Clifford Kantz, C-47 pilot
100th TCS, 441st Troop Carrier Group

We had trained long and hard. There was ground school and flight training on all the operations concerned with formation flying, day and night. We also practiced how to fly the airplane in a manner that would let the paratroopers exit the plane at the proper airspeed, configuration and time over the drop zone.

The training days were over. It was time to "separate the men from the boys" as was said before all major operations during the war.

All airplanes - C-47's- crews and paratroopers were assembled on an airfield in England to fly over Normandy on June 5, 1944. The weather put everything on hold. We were quarantined to the base. No one was allowed on or off.

The next evening we were briefed again in great detail about the part of our squadron, the 100th TCS, 441st TCG, was to play in the vertical envelopment of the German forces in Normandy.

The paratroopers of the 82nd Airborne Division were heavy with all the equipment they were going to jump with shortly after midnight the next day. We had to help them up the two steps to get into the plane because they were so heavily loaded. The 15 men we carried that night where called a "stick".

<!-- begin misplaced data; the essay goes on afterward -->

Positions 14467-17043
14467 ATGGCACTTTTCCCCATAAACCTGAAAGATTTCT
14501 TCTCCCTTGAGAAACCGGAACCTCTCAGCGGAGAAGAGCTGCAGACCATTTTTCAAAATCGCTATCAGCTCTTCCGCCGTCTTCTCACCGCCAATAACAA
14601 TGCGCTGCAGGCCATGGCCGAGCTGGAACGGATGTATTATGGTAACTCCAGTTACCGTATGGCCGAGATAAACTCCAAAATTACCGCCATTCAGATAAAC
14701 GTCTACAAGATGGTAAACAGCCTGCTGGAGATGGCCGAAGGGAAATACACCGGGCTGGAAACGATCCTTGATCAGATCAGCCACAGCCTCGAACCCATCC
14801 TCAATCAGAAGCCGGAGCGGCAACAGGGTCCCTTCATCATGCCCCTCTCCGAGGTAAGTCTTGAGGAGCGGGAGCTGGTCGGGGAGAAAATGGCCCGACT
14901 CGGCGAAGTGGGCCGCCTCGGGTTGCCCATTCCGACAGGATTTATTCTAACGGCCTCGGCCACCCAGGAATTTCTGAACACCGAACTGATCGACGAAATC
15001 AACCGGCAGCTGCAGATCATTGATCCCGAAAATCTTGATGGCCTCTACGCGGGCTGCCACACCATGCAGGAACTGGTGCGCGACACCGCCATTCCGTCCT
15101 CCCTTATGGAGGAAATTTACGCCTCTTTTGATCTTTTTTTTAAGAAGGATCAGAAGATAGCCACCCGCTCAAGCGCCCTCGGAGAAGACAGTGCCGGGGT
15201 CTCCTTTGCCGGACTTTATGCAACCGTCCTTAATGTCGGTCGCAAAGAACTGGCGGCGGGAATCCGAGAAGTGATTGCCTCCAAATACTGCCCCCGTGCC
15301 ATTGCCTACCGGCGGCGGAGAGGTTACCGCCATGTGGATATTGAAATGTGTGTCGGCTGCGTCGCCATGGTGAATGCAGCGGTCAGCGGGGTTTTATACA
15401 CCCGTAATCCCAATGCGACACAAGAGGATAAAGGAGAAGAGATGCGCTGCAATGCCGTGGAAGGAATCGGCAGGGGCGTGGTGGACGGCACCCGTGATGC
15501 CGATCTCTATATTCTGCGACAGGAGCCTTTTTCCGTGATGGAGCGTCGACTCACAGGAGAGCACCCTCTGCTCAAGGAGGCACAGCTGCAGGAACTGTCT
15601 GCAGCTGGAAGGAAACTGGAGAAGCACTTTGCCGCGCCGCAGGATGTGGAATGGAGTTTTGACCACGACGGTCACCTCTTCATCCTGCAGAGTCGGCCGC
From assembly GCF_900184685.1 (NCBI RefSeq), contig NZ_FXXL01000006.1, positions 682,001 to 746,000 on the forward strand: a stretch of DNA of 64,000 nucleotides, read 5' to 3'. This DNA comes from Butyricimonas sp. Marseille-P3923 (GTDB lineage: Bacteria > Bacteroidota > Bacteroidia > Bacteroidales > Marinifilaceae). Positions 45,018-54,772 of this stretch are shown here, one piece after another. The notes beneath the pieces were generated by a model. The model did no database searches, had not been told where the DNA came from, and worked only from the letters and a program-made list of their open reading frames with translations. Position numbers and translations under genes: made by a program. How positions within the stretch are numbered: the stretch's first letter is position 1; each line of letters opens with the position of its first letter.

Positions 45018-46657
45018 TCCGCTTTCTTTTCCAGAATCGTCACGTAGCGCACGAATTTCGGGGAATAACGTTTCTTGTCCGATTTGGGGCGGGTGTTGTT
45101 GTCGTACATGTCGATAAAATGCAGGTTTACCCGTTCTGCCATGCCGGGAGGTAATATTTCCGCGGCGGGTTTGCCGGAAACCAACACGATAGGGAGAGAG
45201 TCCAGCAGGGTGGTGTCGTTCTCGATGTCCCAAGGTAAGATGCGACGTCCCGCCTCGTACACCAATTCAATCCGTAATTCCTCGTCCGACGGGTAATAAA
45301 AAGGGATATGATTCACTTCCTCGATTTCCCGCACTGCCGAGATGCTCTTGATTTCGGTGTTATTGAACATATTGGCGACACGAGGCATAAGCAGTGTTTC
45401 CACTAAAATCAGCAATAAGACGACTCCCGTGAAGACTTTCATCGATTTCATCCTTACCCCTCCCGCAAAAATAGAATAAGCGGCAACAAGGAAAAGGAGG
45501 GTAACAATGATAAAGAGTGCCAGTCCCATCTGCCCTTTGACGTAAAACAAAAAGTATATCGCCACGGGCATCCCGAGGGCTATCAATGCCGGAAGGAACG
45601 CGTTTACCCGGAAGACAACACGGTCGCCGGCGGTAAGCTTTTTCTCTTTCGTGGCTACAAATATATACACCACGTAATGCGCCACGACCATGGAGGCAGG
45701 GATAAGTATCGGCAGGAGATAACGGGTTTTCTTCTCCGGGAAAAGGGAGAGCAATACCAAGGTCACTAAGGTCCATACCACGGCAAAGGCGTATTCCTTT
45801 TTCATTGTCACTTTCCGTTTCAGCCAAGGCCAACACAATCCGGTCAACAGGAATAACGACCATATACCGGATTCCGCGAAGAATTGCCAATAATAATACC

At the proper time engines were started, and we taxied very slowly in the dark to await our turn to take off. The night was very dark and cool for a morning in early June in England. There was radio silence. No one was to transmit any voice or Morse code signals at any time during the operation.

There were 18 airplanes in the 99th Troop Carrier Squadron, 27 in our squadron, the 100th, 18 in the 301st and 27 in the 302nd Troop Carrier Squadron.

After take off we climbed out, rendezvoused in formation and headed for Normandy. The only lights we could see to stay in formation were the blue formation lights on the top side of the airplane in front of us.

All procedures as to heading, altitude and airspeed were followed exactly so ast to keep all airplanes in the proper position for the paratrooper drop which was soon to follow.